Subscribe to the Blog

Time to start thinking about goals

Actually, I think about goals all the time.

I set goals, and I work hard to achieve them.

For me, setting and achieving goals is powerful.

But not all goals are created equal.

When I was about 21, I had a few goals that I wanted to accomplish in my 20s. By the time I was 30, I wanted to buy a home, make $75K a year, be a principal, pay off all my student loan debt, and be done having kids.

I achieved all of those (except student loans, which were a couple months after that and that included my wife's student loans, too).

It was incredible.

I have set many goals that were important to someone else, but not to me.

Goals aren't motivating when they are someone else's goals. We need to set our own goals for us to be motivated by them.

I'm really excited for Michael Hyatt's 5 Days to Your Best Year Ever event which is coming out in a couple weeks. This has been a really powerful tool for me the last four years, and I am excited to use it help me become even better.

In fact, I'm so excited I became an affiliate to help Michael sell them, and I would be pushing it just as hard if he weren't paying me a dime!


If you go waaaayyy back in the Transformative Principal archives, to episode 5, my interview with Sandrda Dahl-Houlihan, you'll hear that she gave me some great advice. She said that she writes a personal card to each adult in her building every year between Thanksgiving and Christmas.

Ever since that interview, I have done that. It's been great, and I know that people appreciate it.

It's a tradition that reminds me to see people as people and take time to think about what it is that makes me care about them as human beings.

All too often, we breeze past that important information.

This year will be extra special, as my amazing wife made cards for me to give to them, as you can see in this picture of my messy desk below.

Awesome hand made cards

Smallest Viable Audience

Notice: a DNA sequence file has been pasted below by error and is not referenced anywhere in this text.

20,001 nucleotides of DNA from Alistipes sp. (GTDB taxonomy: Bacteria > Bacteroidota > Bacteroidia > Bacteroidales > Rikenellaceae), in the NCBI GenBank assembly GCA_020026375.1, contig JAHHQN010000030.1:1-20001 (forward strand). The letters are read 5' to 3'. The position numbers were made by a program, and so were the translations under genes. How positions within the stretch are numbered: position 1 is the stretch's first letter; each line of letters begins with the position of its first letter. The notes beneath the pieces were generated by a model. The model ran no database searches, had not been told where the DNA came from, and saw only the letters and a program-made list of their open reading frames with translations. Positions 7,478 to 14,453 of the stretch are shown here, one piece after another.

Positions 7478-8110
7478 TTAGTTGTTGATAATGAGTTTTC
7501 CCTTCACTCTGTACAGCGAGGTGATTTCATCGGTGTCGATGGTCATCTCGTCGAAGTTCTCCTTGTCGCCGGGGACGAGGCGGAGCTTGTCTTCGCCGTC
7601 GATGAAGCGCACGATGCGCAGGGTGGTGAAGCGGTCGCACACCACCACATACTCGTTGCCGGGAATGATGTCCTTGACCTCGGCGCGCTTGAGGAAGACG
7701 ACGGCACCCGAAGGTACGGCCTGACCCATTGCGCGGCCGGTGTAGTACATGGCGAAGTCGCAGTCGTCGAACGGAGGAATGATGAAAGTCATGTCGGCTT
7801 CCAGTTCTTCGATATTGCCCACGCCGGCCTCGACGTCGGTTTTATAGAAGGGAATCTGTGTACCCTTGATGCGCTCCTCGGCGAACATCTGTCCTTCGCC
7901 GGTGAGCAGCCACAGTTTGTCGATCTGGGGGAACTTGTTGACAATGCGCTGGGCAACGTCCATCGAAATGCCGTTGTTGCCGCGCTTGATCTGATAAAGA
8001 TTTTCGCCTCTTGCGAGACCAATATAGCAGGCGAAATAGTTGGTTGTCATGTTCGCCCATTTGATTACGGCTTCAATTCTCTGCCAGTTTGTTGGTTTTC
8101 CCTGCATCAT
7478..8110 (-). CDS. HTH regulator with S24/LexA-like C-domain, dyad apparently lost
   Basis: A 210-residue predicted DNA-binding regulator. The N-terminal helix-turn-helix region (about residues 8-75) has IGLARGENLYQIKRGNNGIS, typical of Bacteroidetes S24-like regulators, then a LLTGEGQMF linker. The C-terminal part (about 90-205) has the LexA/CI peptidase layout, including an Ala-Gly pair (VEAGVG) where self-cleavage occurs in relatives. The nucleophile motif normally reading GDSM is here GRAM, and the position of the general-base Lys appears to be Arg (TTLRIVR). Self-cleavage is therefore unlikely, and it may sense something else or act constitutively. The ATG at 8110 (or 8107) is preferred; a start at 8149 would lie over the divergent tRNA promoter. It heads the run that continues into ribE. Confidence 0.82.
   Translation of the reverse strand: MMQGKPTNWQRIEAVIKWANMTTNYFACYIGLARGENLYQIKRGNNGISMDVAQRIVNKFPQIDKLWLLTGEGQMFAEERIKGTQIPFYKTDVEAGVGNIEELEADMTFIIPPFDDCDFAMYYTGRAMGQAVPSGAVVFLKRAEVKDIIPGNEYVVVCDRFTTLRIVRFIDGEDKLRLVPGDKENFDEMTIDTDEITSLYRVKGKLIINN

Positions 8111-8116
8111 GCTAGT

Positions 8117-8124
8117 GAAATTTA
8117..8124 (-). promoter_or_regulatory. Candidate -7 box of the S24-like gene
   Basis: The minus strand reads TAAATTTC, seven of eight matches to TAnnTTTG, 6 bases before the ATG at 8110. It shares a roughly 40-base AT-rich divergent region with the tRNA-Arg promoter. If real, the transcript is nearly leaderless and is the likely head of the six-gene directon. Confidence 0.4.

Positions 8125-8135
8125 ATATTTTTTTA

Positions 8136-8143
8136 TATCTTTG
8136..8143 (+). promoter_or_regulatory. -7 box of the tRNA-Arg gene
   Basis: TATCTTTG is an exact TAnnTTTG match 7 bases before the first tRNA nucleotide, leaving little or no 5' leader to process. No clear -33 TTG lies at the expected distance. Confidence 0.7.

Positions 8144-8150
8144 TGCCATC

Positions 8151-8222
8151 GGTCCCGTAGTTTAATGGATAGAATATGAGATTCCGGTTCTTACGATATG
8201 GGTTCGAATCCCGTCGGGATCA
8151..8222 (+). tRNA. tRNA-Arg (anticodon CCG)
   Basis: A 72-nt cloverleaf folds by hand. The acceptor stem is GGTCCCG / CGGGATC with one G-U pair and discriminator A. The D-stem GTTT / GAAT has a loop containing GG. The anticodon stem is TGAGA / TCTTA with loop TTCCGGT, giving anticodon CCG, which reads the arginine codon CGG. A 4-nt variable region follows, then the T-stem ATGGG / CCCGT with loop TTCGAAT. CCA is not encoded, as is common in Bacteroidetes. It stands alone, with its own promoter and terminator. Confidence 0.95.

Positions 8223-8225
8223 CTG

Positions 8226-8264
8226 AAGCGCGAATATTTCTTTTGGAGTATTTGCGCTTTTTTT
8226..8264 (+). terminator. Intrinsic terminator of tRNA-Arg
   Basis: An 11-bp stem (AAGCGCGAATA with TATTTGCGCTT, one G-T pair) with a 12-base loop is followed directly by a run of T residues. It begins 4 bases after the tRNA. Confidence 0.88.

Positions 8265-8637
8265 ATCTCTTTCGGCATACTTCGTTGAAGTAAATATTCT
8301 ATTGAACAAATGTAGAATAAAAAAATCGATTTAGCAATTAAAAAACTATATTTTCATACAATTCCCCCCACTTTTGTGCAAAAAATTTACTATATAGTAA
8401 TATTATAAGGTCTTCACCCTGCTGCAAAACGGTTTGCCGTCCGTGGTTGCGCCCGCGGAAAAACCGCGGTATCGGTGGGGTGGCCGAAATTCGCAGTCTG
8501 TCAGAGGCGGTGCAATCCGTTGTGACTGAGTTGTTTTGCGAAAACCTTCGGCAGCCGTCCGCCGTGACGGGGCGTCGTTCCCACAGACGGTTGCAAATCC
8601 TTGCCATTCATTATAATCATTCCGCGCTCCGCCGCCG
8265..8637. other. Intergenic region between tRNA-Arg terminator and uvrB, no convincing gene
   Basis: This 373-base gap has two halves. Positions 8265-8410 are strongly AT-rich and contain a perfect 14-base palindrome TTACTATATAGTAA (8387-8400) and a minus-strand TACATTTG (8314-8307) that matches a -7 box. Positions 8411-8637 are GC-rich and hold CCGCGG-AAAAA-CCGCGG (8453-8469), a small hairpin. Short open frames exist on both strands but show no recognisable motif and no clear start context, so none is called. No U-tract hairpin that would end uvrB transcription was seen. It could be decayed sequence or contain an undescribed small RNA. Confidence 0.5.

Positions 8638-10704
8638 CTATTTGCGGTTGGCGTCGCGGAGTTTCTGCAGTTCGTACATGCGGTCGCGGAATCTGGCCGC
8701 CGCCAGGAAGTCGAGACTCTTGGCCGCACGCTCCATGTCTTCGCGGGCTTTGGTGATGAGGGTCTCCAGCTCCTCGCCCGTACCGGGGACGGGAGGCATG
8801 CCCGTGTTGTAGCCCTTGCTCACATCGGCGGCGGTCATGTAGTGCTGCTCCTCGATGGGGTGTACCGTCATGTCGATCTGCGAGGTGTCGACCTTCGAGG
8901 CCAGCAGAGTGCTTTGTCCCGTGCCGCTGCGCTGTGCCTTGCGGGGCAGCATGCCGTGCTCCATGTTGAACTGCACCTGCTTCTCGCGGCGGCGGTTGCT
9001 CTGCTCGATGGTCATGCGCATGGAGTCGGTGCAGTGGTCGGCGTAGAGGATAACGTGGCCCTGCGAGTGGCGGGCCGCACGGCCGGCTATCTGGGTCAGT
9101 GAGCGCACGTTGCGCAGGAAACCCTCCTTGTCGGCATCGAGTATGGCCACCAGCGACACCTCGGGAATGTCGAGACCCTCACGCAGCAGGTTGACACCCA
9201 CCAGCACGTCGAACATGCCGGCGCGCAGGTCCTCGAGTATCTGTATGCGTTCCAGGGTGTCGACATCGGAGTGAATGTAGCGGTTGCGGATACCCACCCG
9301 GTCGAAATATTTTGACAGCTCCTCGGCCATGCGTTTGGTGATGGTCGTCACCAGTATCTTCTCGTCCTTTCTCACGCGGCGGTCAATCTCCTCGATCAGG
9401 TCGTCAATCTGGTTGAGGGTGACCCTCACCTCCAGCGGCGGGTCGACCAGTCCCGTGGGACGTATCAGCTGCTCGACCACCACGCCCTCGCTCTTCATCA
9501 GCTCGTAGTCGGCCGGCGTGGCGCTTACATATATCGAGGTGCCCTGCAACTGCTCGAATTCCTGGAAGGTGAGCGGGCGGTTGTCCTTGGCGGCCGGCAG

I just received Seth Godin's new book, "This is Marketing."

One concept that he writes about is the idea of the smallest viable audience.

Who are we serving in our schools?

When legislators make absurd laws that cripple educators, who are they serving?

When school boards enact policies that make it more difficult to teach students, who are they serving?

It's time to focus on the people in front of us. In your school each year, it's the students right there in front of you.

Each year, our smallest viable audience is the bodies that walk through our school each day. That's who we should be serving.

Thank you.

While some people in the United States celebrate Thanksgiving today, I would like to say "Thank you" to you, for reading this.

Like you, I wonder if I ever say anything meaningful at all.

Like you, I wonder if I am a good enough person/leader/spouse/parent/child.

Like you, I feel insecure many times.

Like you, I know that I really do matter.

Thank you.

The Power of Being Seen

Yesterday, a pipe burst in my school and flooded a whole wing.

In no time, the district "red shirts" were there to fix it and clean up. Shortly afterward, the "green shirts" (custodians) swooped in and helped clean up to.

I was notified at 7:48.

School started with flooded classrooms cleaned up on time at 9:30. Amazing response from our support staff.

We rerouted drop-off for parents and buses.

That was all good and wonderful.

But the thing that brought tears to my eyes was a sweet student and her mom swinging close to me in their car when I was directing traffic in the cold to give me a little blueberry muffin.

Everyone wants to be seen. Even adults.

Parents are the Primary Educators of their Children, We Play a Supporting Role